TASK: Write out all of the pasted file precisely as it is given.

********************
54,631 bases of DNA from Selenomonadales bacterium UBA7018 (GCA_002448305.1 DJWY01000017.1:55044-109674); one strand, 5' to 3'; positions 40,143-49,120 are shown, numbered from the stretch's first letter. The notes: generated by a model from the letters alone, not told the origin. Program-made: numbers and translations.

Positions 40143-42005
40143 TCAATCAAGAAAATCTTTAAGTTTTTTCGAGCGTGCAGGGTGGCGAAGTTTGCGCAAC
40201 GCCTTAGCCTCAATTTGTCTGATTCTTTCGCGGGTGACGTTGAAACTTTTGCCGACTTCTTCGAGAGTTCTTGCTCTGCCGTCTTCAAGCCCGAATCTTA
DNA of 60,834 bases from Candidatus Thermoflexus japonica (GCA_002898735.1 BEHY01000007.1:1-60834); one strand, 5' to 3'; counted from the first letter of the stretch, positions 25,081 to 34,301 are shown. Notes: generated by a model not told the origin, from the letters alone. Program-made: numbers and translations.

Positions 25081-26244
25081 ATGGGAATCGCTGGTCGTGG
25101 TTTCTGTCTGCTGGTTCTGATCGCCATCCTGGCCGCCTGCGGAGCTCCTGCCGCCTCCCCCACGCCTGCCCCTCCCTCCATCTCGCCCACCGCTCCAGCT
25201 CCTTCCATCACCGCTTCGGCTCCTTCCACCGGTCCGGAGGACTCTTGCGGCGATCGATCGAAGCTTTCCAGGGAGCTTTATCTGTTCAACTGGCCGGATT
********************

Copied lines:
54,631 bases of DNA from Selenomonadales bacterium UBA7018 (GCA_002448305.1 DJWY01000017.1:55044-109674); one strand, 5' to 3'; positions 40,143-49,120 are shown, numbered from the stretch's first letter. The notes: generated by a model from the letters alone, not told the origin. Program-made: numbers and translations.

Positions 40143-42005
40143 TCAATCAAGAAAATCTTTAAGTTTTTTCGAGCGTGCAGGGTGGCGAAGTTTGCGCAAC
40201 GCCTTAGCCTCAATTTGTCTGATTCTTTCGCGGGTGACGTTGAAACTTTTGCCGACTTCTTCGAGAGTTCTTGCTCTGCCGTCTTCAAGCCCGAATCTTA
DNA of 60,834 bases from Candidatus Thermoflexus japonica (GCA_002898735.1 BEHY01000007.1:1-60834); one strand, 5' to 3'; counted from the first letter of the stretch, positions 25,081 to 34,301 are shown. Notes: generated by a model not told the origin, from the letters alone. Program-made: numbers and translations.

Positions 25081-26244
25081 ATGGGAATCGCTGGTCGTGG
25101 TTTCTGTCTGCTGGTTCTGATCGCCATCCTGGCCGCCTGCGGAGCTCCTGCCGCCTCCCCCACGCCTGCCCCTCCCTCCATCTCGCCCACCGCTCCAGCT
25201 CCTTCCATCACCGCTTCGGCTCCTTCCACCGGTCCGGAGGACTCTTGCGGCGATCGATCGAAGCTTTCCAGGGAGCTTTATCTGTTCAACTGGCCGGATT